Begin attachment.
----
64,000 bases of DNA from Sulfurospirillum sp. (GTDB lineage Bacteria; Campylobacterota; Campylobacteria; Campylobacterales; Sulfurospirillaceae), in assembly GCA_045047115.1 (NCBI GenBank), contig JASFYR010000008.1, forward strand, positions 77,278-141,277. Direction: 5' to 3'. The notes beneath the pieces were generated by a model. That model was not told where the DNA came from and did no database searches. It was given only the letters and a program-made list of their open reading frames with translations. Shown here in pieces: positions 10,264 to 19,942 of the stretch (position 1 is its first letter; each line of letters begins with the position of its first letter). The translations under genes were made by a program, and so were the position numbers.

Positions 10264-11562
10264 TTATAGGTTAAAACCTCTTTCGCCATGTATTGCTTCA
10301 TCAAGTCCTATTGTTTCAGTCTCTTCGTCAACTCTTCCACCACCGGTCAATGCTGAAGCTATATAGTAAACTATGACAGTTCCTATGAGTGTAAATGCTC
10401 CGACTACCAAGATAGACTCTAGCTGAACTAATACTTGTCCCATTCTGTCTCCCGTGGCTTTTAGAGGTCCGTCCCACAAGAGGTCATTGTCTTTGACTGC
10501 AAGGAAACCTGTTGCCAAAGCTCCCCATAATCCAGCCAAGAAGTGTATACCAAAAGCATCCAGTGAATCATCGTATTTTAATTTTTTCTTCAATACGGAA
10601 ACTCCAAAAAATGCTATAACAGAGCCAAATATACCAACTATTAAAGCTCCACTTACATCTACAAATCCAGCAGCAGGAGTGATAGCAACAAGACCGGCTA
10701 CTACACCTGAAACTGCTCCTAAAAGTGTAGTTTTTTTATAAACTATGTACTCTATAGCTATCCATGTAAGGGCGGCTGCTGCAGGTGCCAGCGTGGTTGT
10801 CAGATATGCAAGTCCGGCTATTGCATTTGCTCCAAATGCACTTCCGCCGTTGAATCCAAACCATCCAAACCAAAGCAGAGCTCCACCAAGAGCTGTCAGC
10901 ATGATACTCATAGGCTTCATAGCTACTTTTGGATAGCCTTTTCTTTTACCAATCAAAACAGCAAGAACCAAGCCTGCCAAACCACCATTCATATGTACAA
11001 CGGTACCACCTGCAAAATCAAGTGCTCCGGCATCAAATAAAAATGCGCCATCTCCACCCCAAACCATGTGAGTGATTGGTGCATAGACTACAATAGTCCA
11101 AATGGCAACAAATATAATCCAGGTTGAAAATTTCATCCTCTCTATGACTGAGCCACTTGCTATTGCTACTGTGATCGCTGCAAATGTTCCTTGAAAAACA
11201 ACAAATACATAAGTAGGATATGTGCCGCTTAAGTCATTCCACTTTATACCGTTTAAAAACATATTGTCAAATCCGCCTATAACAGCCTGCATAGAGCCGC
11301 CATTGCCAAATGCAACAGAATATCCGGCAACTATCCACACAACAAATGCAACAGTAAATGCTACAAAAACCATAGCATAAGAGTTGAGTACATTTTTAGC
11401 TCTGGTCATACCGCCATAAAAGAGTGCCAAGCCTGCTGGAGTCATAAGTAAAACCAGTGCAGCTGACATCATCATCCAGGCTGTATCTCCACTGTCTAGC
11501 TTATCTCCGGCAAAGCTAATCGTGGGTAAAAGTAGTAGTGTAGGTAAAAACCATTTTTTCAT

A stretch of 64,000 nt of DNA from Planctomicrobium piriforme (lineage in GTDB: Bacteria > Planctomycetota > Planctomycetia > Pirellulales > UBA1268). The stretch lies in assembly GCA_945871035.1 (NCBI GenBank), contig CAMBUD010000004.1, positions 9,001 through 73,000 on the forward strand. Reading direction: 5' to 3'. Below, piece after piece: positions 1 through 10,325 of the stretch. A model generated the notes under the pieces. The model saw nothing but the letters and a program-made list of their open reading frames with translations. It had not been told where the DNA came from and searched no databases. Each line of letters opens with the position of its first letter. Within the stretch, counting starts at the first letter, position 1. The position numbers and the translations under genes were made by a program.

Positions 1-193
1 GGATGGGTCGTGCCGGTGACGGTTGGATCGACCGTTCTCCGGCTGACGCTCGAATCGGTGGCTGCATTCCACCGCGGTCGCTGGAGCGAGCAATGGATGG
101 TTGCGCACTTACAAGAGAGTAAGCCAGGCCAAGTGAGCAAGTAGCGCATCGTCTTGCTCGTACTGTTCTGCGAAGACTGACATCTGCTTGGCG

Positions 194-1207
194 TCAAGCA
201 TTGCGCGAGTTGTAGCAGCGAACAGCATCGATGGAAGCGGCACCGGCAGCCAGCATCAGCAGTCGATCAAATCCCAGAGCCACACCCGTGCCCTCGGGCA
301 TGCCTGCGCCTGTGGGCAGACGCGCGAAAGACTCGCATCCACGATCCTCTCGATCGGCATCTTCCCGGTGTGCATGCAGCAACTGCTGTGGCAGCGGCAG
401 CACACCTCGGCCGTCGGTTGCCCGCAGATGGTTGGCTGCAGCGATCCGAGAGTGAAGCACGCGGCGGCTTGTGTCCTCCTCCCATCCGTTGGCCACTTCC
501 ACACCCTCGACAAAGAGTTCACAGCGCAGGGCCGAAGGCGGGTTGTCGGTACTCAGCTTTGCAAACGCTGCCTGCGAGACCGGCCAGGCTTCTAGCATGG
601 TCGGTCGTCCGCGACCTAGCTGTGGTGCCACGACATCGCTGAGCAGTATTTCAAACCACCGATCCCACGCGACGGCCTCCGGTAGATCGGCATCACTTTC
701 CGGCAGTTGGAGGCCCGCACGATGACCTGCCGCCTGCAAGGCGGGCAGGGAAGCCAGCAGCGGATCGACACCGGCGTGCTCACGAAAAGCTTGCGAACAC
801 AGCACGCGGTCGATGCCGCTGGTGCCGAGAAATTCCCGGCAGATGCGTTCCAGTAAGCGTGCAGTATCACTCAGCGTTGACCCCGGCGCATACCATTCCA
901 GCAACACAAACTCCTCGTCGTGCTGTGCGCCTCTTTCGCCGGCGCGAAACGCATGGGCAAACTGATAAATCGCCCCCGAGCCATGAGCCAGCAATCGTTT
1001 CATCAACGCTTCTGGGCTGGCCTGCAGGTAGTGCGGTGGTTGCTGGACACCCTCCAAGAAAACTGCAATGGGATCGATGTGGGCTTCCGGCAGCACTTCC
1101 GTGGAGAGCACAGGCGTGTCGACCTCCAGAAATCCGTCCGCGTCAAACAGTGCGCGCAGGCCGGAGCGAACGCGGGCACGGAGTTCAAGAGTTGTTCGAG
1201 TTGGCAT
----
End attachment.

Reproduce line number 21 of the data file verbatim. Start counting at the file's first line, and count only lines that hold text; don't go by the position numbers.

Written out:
Positions 194-1207